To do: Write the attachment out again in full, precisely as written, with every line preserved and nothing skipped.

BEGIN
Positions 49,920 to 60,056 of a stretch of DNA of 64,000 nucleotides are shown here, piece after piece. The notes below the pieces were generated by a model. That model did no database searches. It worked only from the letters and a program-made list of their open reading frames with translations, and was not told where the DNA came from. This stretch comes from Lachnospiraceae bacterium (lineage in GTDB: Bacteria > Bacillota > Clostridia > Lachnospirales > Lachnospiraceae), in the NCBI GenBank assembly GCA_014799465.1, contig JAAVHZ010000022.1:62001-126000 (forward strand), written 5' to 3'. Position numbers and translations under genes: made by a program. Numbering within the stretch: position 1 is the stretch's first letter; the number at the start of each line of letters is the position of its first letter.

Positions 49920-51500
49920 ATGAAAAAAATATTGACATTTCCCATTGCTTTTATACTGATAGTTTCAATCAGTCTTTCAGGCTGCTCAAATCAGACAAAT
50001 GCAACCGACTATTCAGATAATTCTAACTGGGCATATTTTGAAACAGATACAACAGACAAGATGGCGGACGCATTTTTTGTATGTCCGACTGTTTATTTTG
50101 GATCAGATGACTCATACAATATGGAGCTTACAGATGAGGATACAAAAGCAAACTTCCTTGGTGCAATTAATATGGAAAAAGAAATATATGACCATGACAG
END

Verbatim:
Positions 49,920 to 60,056 of a stretch of DNA of 64,000 nucleotides are shown here, piece after piece. The notes below the pieces were generated by a model. That model did no database searches. It worked only from the letters and a program-made list of their open reading frames with translations, and was not told where the DNA came from. This stretch comes from Lachnospiraceae bacterium (lineage in GTDB: Bacteria > Bacillota > Clostridia > Lachnospirales > Lachnospiraceae), in the NCBI GenBank assembly GCA_014799465.1, contig JAAVHZ010000022.1:62001-126000 (forward strand), written 5' to 3'. Position numbers and translations under genes: made by a program. Numbering within the stretch: position 1 is the stretch's first letter; the number at the start of each line of letters is the position of its first letter.

Positions 49920-51500
49920 ATGAAAAAAATATTGACATTTCCCATTGCTTTTATACTGATAGTTTCAATCAGTCTTTCAGGCTGCTCAAATCAGACAAAT
50001 GCAACCGACTATTCAGATAATTCTAACTGGGCATATTTTGAAACAGATACAACAGACAAGATGGCGGACGCATTTTTTGTATGTCCGACTGTTTATTTTG
50101 GATCAGATGACTCATACAATATGGAGCTTACAGATGAGGATACAAAAGCAAACTTCCTTGGTGCAATTAATATGGAAAAAGAAATATATGACCATGACAG